The spa pavilion, which is connected to a villa built at the turn of the 20th century by a tunnel, was designed by Vienna-based Smartvoll to be “a 21st-century temple of relaxation”.
The building contains a jacuzzi, steam bath, sauna, shower and bar, surrounded by a sun deck incorporating a pool and outdoor hot tub.
The spa is situated to the rear of the property and is elevated slightly above the villa, which helps to enhance the sense of separation between the buildings.
Its walls and roofs are made entirely from Rauris quartzite, a grey stone with light and dark markings that is robust enough to withstand steam, chlorine, heat from the sauna and winter frosts.
The stone is used to form vertical and horizontal slabs that seem independent from each other. Walls project beyond the roof elements, which appear to float in places without support.
“The fully consistent use of one single material gives the outside areas an inside feeling and vice versa,” said architect Olya Sendetska of Smartvoll.
The building’s floor plan is comprised of functional zones separated by a grid of stone walls. The alignment of the stone slabs permits views out towards the garden whilst shielding the more private areas.
“The labyrinthine nested floor plan dispenses with symmetry and repetition, instead, surprising with its structure,” said Smartvoll in its description of the project.
“The result is a fitness area with a clear structure and a bathhouse that doesn’t dictate a specific direction, instead, placing the experience itself in the foreground.”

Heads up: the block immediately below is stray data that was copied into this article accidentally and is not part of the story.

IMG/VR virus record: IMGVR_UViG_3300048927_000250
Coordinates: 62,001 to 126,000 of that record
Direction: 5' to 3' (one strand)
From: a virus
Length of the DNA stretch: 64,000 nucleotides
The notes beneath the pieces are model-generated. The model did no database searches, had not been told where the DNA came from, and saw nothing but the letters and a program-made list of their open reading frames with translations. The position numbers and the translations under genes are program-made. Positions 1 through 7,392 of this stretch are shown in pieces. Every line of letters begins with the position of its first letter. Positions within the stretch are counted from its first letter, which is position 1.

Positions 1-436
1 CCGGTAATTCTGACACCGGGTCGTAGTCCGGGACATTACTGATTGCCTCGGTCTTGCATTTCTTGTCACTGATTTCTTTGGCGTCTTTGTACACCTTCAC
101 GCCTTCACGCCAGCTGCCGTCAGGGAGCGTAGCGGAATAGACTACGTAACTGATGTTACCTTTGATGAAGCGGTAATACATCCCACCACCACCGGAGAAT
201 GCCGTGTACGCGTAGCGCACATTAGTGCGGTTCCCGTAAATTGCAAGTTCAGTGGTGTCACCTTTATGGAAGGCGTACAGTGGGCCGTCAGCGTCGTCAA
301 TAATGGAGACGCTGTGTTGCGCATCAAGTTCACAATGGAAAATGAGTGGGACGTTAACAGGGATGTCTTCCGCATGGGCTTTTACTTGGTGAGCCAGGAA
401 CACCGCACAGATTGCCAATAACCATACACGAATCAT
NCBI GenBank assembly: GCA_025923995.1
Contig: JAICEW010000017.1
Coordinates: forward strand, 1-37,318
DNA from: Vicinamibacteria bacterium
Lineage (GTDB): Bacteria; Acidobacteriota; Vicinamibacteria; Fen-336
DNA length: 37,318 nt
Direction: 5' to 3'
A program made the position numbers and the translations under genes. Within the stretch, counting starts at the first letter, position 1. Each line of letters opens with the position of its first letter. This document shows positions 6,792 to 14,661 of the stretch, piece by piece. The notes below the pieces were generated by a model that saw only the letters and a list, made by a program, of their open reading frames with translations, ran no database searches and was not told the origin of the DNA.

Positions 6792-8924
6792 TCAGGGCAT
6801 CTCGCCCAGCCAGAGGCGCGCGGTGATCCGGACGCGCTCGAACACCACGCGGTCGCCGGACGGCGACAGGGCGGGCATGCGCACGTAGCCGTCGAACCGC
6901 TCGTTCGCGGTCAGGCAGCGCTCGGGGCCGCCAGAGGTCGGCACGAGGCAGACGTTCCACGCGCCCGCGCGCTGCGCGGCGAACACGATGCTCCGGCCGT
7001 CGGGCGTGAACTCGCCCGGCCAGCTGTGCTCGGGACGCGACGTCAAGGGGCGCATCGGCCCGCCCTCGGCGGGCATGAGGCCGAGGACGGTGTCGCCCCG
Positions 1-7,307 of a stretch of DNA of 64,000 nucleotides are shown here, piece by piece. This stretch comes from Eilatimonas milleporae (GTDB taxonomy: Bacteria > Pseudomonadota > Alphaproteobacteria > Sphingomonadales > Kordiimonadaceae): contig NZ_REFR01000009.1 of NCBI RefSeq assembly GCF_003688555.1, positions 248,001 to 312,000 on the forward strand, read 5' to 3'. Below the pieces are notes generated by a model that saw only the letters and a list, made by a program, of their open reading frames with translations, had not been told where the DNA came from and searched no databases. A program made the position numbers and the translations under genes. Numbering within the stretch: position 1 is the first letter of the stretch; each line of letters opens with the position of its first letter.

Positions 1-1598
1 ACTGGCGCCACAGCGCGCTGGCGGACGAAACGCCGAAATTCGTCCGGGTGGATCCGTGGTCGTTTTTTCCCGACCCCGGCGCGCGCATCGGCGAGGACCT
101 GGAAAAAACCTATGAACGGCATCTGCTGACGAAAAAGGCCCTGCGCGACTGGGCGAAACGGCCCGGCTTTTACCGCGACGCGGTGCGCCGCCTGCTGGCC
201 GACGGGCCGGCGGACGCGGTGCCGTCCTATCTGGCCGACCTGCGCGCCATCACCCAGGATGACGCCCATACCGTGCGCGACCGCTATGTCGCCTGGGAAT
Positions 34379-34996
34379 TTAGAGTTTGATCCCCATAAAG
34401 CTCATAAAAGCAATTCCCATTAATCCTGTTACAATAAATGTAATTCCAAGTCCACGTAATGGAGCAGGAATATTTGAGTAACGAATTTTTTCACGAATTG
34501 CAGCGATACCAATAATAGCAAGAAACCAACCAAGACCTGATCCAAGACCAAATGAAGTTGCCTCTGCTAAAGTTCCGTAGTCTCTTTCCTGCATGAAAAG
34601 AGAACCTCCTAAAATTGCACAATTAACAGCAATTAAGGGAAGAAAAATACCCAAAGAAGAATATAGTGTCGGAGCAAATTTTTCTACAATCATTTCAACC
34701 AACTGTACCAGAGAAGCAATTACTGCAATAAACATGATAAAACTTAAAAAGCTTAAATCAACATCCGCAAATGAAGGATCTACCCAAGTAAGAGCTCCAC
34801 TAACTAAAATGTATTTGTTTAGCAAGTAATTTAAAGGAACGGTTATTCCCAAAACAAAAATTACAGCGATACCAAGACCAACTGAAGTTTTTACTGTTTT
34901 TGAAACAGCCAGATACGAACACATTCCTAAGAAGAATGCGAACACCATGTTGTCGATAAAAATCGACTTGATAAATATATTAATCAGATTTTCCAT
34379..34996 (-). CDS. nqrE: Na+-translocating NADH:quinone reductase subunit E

The pavilion is open to the outdoors on all four sides, allowing fresh air and daylight to enter. In winter, glass panels hidden in the walls and ceiling can be used to close off the spaces.
Smartvoll claimed that the spa building is influenced by modernist architectural principles, with simple forms used to create functional spaces without any unnecessary ornamentation.
The studio added that the building can also be interpreted as a monument or “temple” to wellness that evokes the sacred status attributed to spas throughout history.
“The monotonous and monumental appearance of the pavilion is exactly what causes the contemplative effect,” suggested architect Philipp Buxbaum. “Aesthetics is the creative force behind the atmosphere.”
A tunnel that was once an underground bowling alley connects the house with the spa’s basement level. Stairs that ascend from the subterranean corridor emerge next to the pavilion’s bar area.
Glass partitions divide the underground passage into dedicated exercise areas. Vertical moss panels set into the walls serve to connect the subterranean space with the bathhouse above.
Smartvoll was established by Buxbaum and Christian Kircher. The studio’s previous projects include the creation of an apartment in the loft space of a former tank station in Salzburg and the restoration of a cottage in Klosterneuburg that was surrounded with three timber-clad extensions.
Photography is by Dimitar Gamizov unless stated.
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